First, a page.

Of course, collapsing next to a cardiologist is not something you can plan in advance. But Saxon’s story illustrates the value of having the ability to run an EKG if you’re not feeling right. You do, however, have to then hope your doctor or an assistant quickly sees the reading.
There’s also the bigger societal question of what to do for those who can’t afford expensive electronic gadgets or don’t have access to quality healthcare.
There are no easy short-term answers when it comes to the decades-long shortcomings of the healthcare system. But Saxon believes it’s possible to shake up “traditional medicine” and make greater use of available technology for everyone’s benefit, while simultaneously tackling issues of data privacy and commercial profiteering.
“If we’re going to get the outcomes that we really want, we need to get to disease earlier and engage patients in their own care and understanding, so we’re going to have to do un-traditional things,” she said, pointing to her watch, which cost about $1,000. (Mine cost less than half that amount.)
“We’re going to have to realize,” Saxon said, “that buying a $1,000 watch and an iPhone with a data plan is cheaper than one ER visit.”
Excellent point, but neither logic nor improved health outcomes drive healthcare policymaking.
Saxon, a swimmer who’s in good health, gave another example of how people can use technology to manage their own health. She’s not diabetic, but she has worn a continuous glucose monitor patch to study her body’s response to specific foods.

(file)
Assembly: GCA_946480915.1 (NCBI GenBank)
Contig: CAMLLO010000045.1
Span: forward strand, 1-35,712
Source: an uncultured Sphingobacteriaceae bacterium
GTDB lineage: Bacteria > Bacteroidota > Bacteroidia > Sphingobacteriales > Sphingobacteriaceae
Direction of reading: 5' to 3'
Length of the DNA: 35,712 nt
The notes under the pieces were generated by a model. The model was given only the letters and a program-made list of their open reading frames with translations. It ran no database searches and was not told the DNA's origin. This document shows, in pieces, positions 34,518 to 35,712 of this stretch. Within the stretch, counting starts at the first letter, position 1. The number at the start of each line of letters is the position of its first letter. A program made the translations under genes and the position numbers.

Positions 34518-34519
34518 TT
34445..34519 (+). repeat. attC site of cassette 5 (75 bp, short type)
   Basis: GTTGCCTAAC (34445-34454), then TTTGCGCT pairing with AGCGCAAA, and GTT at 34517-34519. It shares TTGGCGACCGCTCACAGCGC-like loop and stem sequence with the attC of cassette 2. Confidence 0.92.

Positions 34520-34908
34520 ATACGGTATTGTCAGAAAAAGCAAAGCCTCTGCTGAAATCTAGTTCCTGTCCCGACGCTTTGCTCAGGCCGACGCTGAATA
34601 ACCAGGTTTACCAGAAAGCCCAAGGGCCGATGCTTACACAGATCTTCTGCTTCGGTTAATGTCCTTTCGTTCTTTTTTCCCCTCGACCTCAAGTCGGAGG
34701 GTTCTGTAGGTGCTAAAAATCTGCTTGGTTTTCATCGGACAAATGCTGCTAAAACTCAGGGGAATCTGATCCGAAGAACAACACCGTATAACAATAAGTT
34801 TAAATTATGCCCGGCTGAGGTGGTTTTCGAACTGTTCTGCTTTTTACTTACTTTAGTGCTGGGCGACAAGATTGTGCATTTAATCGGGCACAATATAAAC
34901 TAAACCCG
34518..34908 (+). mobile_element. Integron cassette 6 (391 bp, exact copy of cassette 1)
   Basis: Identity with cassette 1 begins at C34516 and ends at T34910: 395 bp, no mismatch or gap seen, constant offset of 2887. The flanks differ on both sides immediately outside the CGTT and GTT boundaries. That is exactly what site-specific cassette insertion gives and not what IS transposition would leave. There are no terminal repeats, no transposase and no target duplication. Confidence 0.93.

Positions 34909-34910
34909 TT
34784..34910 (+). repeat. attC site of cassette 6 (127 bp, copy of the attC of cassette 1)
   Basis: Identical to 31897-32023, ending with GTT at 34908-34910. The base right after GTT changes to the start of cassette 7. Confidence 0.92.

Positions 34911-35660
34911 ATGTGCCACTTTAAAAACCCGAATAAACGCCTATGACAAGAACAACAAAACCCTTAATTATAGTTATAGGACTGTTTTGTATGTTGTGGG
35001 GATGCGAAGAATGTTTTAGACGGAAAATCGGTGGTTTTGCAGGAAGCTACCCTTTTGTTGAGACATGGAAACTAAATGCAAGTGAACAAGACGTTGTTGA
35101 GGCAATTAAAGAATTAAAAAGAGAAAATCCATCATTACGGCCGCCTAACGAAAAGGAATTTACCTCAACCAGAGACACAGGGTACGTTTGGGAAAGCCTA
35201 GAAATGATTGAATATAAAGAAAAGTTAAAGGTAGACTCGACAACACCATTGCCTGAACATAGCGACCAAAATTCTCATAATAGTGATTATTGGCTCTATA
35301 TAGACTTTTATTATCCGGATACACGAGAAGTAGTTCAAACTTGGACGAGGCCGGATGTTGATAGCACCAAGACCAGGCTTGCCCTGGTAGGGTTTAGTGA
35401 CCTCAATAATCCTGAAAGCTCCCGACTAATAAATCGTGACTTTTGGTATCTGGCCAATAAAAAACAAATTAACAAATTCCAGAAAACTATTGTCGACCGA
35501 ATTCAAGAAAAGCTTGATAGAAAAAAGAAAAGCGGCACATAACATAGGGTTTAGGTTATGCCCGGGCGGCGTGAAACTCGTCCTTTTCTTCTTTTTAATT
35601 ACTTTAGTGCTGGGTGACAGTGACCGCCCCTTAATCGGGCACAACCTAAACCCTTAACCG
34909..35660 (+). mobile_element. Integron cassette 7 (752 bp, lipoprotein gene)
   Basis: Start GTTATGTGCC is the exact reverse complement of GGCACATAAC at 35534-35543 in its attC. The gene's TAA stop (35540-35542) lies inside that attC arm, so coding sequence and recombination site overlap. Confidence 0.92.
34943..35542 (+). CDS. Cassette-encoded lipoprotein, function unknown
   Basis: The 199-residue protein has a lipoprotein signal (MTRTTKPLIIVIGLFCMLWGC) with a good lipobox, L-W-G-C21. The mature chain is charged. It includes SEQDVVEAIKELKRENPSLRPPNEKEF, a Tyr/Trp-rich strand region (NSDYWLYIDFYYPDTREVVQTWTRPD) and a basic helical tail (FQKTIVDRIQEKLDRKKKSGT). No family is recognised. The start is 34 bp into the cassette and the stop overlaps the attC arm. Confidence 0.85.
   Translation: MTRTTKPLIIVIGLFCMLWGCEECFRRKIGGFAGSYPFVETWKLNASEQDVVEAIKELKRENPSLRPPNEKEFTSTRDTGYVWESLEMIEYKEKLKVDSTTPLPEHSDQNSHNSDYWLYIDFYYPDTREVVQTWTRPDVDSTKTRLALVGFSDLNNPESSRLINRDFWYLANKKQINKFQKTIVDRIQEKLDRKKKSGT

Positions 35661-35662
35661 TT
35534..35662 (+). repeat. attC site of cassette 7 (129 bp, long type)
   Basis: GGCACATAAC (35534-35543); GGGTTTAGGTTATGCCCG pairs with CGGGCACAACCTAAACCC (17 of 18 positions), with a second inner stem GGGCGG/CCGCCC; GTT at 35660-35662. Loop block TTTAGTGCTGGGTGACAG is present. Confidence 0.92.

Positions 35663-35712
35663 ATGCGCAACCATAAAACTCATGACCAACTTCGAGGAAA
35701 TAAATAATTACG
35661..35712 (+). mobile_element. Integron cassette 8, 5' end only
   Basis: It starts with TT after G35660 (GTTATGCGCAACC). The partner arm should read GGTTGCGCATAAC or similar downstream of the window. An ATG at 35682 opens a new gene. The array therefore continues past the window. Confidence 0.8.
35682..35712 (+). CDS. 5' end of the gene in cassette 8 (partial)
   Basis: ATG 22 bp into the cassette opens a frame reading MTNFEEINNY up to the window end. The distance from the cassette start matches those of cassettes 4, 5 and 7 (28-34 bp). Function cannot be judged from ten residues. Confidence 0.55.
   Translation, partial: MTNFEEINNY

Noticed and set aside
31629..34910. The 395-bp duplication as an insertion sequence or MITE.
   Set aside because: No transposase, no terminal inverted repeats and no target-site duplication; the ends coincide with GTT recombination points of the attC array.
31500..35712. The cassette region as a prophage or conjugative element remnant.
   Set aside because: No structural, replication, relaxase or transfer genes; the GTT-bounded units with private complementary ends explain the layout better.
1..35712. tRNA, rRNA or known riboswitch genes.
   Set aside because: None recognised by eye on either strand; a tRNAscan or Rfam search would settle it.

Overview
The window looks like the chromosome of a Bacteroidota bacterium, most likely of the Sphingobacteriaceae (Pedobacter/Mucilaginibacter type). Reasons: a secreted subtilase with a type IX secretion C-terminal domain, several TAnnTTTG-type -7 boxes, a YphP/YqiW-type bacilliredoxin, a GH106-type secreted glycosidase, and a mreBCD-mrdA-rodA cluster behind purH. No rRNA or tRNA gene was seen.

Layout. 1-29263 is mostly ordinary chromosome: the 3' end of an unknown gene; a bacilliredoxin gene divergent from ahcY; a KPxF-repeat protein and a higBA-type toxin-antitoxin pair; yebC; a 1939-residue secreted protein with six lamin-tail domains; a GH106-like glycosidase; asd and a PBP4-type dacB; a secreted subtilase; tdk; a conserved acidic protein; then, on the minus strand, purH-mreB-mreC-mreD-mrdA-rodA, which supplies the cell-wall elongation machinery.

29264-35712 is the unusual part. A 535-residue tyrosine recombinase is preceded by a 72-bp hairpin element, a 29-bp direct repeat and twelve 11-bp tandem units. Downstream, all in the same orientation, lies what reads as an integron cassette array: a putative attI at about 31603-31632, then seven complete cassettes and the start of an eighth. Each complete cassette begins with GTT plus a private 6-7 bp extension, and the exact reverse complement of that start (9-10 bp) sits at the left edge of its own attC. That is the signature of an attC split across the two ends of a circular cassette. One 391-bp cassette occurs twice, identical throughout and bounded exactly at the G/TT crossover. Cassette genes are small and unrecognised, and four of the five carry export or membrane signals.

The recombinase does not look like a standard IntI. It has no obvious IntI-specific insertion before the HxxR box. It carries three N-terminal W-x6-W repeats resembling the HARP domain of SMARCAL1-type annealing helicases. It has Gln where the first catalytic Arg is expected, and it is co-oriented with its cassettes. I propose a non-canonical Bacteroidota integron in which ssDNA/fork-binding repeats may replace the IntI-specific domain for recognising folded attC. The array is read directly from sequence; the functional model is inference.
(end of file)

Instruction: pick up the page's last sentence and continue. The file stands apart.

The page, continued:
When eating bagels and cream cheese, for example, her glucose spiked to levels that surprised her.
“That increases my risk by 5% to 10% of getting diabetes,” she said. “I’ve always loved that kind of food, right? But when I saw what it was doing to me, I kind of don’t crave it anymore.”
Saxon became my cardiologist after my brief visit to the other side in 2012 immediately following knee replacement surgery. I was quickly resuscitated in post-op, and Saxon said my cardiac arrest was probably caused by a confluence of factors related to pain, anesthesia and my long-standing heart rhythm issues.
In lay terms, cardiac arrest is an electrical problem and a heart attack is a plumbing problem, but the two are often connected.
“As you get older, your risk of cardiovascular death increases, and the majority of cardiac arrests are due to a heart attack,” Saxon said. “So one thing you can do as you get older is get screened for your risk of heart disease, hypertension, high cholesterol — and get a stress test if indicated. … You’ll take care of a lot of risk, and you can push out your bad event for years and years.”
And then, Saxon said, there’s the obvious. Exercise, maintain a healthy diet, limit alcohol, don’t smoke, watch your weight.
Cardiac arrest can strike at any age, and if you’re with someone who goes down, what should you do?
Well, we’re not doctors, so we can’t diagnose the cause of the collapse. But we can make sure someone calls 911, then make sure the person’s airways are cleared and begin chest compressions. If the problem is cardiac arrest, the CPR can push blood through the body and keep the person alive until professional help and defibrillators arrive.
According to the American Heart Assn., cardiac arrest was a factor in more than 370,000 deaths in the US in 2019, but Saxon said doing the right thing in the first few minutes can save a life. And anybody can learn the basics of CPR. You can check out redcross.org, and the heart association also has a ton of good information at cpr.heart.org.
As for my checkup, Saxon ordered up a stress test for me, just to stay on top of things. But in general, she said, I’m relatively healthy, so this does not figure to be my last Golden State column.
This story originally appeared in Los Angeles Times.